Tuesday, April 4, 2017

When GCP & GMP Meet

Developing safe and effective drugs requires a coordinated effort across a diverse set of disciplines. This is easier to observe at some points in the process than at others. Once a product is well into human trials, it can be easy to forget that developments on the manufacturing side of the house can affect the clinicians who are conducting the studies.

Trialed Drug vs Marketed Drug

Once researchers are satisfied that animal studies show that an Active Pharmaceutical Ingredient (API) is effective and nontoxic at initial doses, there’s an urgency to get it into the clinic and begin human studies as soon as possible. Though the ultimate product may be marketed in one form, a different form may take less time to manufacture, and so would be the form given to human volunteers in earlier clinical trials.

A tablet, for example, is much harder to manufacture than a 2-piece hard shell capsule because determining the appropriate compression for a tablet takes time. (Tablets that aren’t sufficiently compressed will break apart in the bottle; tablets compressed too tightly may not dissolve as they should, earning themselves the entertainingly accurate moniker “bedpan bullets.”) Rather than wait until a tablet form of the drug can be fully developed, to save time, sponsors would likely begin human studies using a hard shell capsule version.*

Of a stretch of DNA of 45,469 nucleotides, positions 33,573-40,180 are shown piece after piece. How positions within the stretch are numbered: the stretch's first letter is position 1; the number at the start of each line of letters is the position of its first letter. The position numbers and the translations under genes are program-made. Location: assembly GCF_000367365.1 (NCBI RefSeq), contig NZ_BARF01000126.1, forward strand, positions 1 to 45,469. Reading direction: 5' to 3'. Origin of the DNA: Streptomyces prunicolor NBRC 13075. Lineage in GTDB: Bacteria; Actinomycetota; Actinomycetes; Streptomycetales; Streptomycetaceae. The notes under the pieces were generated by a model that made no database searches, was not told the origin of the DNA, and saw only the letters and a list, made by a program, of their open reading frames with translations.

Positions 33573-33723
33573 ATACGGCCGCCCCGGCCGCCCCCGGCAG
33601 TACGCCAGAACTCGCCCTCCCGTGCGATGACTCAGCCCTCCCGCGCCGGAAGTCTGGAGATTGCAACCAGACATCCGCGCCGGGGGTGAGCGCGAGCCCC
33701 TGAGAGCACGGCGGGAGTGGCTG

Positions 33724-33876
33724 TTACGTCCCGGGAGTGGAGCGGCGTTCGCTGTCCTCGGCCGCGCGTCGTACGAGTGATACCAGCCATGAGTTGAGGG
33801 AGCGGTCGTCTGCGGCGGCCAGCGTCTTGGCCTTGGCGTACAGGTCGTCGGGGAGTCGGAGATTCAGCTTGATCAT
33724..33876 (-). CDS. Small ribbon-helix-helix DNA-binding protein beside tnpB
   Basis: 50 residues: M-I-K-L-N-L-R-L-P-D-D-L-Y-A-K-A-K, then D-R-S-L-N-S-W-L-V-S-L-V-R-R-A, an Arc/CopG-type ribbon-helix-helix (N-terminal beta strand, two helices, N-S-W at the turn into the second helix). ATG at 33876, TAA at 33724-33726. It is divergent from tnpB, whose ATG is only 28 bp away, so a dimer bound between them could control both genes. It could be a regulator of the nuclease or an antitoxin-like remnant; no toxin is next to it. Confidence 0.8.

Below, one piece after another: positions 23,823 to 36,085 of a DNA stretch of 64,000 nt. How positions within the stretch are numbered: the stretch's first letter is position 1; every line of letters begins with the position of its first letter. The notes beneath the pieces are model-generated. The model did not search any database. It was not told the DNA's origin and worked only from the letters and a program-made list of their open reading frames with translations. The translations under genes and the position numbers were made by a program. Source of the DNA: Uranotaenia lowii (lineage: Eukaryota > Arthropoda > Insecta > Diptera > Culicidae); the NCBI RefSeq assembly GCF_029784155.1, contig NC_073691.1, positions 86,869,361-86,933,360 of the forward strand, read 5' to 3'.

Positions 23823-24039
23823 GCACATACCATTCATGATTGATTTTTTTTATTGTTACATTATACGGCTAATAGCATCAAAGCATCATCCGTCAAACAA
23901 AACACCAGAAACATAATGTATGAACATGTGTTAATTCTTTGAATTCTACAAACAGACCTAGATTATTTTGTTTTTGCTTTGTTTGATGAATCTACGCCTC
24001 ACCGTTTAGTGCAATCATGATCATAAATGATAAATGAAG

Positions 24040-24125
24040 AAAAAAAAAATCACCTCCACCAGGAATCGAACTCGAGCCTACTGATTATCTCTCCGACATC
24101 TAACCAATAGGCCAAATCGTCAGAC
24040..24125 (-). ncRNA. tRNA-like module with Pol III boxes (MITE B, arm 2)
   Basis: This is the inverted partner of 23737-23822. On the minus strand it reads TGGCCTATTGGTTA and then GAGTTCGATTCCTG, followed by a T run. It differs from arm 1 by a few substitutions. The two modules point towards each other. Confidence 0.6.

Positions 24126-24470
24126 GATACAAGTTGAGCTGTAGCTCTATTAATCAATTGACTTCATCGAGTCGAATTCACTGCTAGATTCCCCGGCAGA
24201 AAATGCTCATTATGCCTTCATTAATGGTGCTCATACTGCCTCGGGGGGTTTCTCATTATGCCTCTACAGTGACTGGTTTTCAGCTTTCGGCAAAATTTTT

To ensure that clinical trial data for the Investigational Product (IP) are applicable to the ultimately marketed product, clinicians run bioequivalence for dosage form studies. These small pharmacokinetics studies may result in changes, such as dosage amount or frequency, if people do not metabolize the studied formulation and the final formulation the same way.

Stability Test Failures

When we hear of a pharmaceutical company having to “pull its product,” we typically think of a recall scenario that involves consumers, distributers, and retailers.  Recall procedures fall under the GMP umbrella, and are spelled out in great detail in 21 CFR Part 211. However, similar procedures may very well be required of clinical site staff, long before the product ever sees its first drugstore.